by the maintenance manager.
From the analysis of the maintenance registration, it was
observed that not all planned preventive tasks are
performed, with a high percentage of activities not carried
out. This is due to a high load on the existing production
plant (24 hours a day) and there are no planned stops in any
of the areas of the plant for the realization exclusively of
maintenance tasks. Therefore, the technicians make use of
stop hours for eating and other small downtime to perform
the tasks, and also weekend and stops for holidays, since the
production load is smaller on these occasions.
Preventive maintenance instructions
To carry out preventive maintenance works, a template is
used indicating the production area and the line of the
equipment for intervention. This standard document allows
indicating the frequency of interventions, the sequencing of
tasks that must be performed by technicians, the tools
needed for the intervention, the expected time and some
images and schemes to help technicians. Located at the
bottom of the document, the symbols related to
Environment, Hygiene and Security are presented indicating
the technical safety equipment that must be used in
maintenance work.
Use of hand labor
The analysis of hand labor used in maintenance allows
understanding its occupation and distribution by types of
maintenance. Figure 3 shows the number of hours used by
service technicians in preventive and corrective
interventions since January 2012 to December 2013. Based
on this analysis it can be said that technicians are dedicated
mainly to corrective interventions.
ISBN: 978-988-14047-0-1
ISSN: 2078-0958 (Print); ISSN: 2078-0966 (Online)
Maintenance Maintenance
Fig. 3 - Hours expended on maintenance
Allocation of preventive maintenance
The planning of preventive maintenance works is carried
out monthly with the use of an Excel sheet where the
various equipment in the area are distributed by the
respective technicians. Figure 4 shows an extract from the
allocation of preventive maintenance in the months of May,
June and July.
U2000005 Technician A Technician B Technician C
U2000006 Technician A Technician B Technician C
U2000007 Technician A Technician B Technician C
U2000008 Technician A Technician B Technician C
U2000338 Technician C Technician A Technician B
U2000339 Technician C Technician A Technician B
U2000352 Technician C Technician A Technician B
U2000380 Technician C Technician A Technician B
U2000381 Technician C Technician A Technician B
U202000430 Technician B Technician C Technician A
U202000431 Technician B Technician C Technician A
U202000547 Technician B Technician C Technician A
U202000548 Technician B Technician C Technician A
Fig. 4 - Scheduling of preventive maintenance
By observing the figure we can see that there is a
turnover in the tasks. The equipment allocated to technician
A and the respective maintenance tasks will be assigned in
the following month to technician B, the tasks allocated to
technician B will be allocated the following month to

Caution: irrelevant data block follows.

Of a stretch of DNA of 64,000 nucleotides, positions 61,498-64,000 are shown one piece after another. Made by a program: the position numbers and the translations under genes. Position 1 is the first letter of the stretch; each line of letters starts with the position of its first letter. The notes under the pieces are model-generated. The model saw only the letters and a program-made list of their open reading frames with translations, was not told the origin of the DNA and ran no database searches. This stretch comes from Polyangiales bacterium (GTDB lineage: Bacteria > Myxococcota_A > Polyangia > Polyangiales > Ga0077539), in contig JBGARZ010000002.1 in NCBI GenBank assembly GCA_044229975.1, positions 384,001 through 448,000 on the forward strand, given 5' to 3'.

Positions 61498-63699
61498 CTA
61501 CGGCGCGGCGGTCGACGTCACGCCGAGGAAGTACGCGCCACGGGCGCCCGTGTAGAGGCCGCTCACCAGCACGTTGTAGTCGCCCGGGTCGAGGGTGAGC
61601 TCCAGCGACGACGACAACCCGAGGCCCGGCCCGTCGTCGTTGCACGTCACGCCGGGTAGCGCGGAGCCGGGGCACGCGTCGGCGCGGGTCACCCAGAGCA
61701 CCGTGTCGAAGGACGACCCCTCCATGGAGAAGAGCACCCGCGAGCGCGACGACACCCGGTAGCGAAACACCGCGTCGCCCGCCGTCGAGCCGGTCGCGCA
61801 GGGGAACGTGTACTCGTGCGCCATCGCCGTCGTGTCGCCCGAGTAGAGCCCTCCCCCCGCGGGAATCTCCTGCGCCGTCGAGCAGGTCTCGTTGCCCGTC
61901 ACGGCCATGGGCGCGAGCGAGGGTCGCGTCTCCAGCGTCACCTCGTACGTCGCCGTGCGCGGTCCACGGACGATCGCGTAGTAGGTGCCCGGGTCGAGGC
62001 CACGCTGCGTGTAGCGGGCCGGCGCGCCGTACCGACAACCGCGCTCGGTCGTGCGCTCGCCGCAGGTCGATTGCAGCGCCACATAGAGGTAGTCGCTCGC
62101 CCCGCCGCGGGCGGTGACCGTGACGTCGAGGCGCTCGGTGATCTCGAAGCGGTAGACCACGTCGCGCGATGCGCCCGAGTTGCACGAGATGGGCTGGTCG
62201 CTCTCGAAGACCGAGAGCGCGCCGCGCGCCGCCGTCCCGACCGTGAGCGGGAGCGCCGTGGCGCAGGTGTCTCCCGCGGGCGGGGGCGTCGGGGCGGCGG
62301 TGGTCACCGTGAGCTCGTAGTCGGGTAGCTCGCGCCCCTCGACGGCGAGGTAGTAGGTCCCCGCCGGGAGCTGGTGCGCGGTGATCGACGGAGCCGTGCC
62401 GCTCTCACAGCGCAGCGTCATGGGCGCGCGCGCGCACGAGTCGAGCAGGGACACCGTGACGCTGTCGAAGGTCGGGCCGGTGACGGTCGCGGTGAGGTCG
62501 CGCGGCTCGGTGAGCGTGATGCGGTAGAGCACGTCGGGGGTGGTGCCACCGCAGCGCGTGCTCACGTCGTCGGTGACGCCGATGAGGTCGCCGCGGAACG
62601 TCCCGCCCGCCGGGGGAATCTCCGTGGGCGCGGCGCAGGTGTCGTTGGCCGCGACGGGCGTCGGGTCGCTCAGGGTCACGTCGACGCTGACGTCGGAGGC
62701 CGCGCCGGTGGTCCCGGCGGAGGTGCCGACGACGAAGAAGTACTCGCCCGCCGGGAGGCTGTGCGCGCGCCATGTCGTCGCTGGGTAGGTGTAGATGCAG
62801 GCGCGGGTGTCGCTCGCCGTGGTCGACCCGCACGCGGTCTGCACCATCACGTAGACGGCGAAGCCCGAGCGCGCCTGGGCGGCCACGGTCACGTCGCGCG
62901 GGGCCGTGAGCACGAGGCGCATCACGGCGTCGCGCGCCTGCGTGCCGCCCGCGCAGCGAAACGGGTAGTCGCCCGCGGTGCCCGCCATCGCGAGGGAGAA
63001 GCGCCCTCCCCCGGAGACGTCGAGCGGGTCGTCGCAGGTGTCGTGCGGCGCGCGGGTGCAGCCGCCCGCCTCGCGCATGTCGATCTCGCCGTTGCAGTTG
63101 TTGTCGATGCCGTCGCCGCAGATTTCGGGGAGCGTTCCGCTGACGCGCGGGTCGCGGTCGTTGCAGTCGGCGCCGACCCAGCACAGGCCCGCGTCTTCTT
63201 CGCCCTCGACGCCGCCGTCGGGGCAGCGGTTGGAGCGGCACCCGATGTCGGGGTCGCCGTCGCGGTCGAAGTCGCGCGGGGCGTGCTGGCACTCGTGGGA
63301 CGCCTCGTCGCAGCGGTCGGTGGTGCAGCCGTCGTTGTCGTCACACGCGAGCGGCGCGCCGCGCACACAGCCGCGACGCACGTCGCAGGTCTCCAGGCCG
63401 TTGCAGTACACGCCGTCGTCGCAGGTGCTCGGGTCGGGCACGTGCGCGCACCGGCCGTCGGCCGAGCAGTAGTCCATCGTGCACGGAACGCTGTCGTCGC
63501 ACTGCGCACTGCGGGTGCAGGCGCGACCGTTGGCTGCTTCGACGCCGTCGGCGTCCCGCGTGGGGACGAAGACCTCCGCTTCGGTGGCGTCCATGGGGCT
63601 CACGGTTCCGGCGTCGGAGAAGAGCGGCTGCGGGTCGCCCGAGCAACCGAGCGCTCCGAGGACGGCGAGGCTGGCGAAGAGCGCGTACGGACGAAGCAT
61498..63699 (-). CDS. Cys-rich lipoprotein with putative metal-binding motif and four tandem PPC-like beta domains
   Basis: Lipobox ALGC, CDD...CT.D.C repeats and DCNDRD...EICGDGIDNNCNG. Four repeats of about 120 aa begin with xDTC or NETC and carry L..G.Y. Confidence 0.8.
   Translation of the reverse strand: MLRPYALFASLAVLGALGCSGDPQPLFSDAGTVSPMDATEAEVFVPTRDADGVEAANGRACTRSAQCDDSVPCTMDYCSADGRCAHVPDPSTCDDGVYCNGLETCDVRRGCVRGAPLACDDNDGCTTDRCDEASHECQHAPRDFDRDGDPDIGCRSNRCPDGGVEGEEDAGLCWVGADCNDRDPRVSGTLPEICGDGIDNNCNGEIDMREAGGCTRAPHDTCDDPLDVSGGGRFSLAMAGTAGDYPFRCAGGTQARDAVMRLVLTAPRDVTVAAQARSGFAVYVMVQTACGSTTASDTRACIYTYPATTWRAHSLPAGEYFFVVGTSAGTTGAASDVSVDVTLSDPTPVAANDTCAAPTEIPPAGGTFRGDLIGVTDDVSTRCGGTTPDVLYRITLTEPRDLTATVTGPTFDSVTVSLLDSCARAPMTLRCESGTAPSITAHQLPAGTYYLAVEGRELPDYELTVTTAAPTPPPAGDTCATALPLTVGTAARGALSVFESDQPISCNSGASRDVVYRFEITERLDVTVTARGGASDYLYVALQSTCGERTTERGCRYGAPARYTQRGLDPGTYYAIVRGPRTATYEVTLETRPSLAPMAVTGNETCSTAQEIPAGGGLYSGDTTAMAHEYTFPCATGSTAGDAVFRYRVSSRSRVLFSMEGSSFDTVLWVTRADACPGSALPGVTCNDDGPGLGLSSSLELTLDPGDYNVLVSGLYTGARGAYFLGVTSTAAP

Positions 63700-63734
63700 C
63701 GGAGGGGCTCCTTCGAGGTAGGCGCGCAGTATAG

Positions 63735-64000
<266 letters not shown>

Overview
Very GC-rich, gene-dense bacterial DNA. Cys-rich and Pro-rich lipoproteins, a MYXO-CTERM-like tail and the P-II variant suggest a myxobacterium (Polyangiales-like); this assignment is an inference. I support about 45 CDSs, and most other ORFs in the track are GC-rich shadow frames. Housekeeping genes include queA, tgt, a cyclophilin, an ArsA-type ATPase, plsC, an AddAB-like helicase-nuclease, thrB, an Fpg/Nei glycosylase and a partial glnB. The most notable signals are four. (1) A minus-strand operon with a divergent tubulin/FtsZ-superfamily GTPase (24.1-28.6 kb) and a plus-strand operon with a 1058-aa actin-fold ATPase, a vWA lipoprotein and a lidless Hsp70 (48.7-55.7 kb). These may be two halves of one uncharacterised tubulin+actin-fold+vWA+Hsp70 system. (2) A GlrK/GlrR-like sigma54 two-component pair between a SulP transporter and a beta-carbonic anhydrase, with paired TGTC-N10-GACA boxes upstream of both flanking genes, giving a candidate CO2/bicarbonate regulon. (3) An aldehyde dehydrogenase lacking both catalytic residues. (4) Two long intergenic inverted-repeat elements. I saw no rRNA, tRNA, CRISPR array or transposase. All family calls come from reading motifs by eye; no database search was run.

technician C, and the tasks allocated to technician C will be
allocated to technician A.
This type of scheduling, assigning approximately the
same number of equipment to every technician is inadequate
since it does not guarantee a monthly schedule of fair work
by the technicians, once every month there are different
types of interventions to be executed in equipment with
different durations.
Figure 5 shows, according to the plan and distribution of
tasks established and specified in Figure 4, the number of
hours that the three technicians have to perform at the end
of the year. Examining the figure aforementioned, you can
see that there is no equity in terms of workload among
technicians, existing at the end of the year a difference of
187 hours between the technicians with the most and the
lowest workload.
WCE 2015
Proceedings of the World Congress on Engineering 2015 Vol II
WCE 2015, July 1 - 3, 2015, London, U.K.
Te chnician A
Te chnician B
Te chnician C
Fig. 5 - Annual workload of each service technician
The analysis of the model of organization and
management of plant maintenance and of operations records
allows identifying opportunities for improvement,
• Using the analysis of the interventions historical and
failures records for continuous improvement of maintenance
service and equipment performance;
• Adjustment and creation of preventive maintenance
work instructions;
• Changing the timing and allocation of preventive
maintenance tasks;
• Improve the planning of preventive maintenance works.
The changes identified by the analysis are expected to
increase the percentage of preventive maintenance
The implementation of changed in the maintenance
system took into account the potential of the maintenance
support software.
A. Standardization of preventive maintenance instructions
Due to the need to standardize the process of preventive
maintenance work, in order to optimize the use of human
resources [9], new standards were created for carrying out
work orders. These new sheets are designated by Standard
Operation Sheet (SOS) and Work Element Sheet (WES) and
will replace the old maintenance work instructions.
Replacing the old maintenance work instructions by SOS
and WES are intended to improve interventions of
preventive maintenance by separating the simple
interventions and maintenance interventions whose
realization requires more detailed processes.
The main objective of SOS is to describe preventive
maintenance tasks with little complexity and the main
objective of the WES is to describe in detail SOS tasks that
need to be performed according to a series of more detailed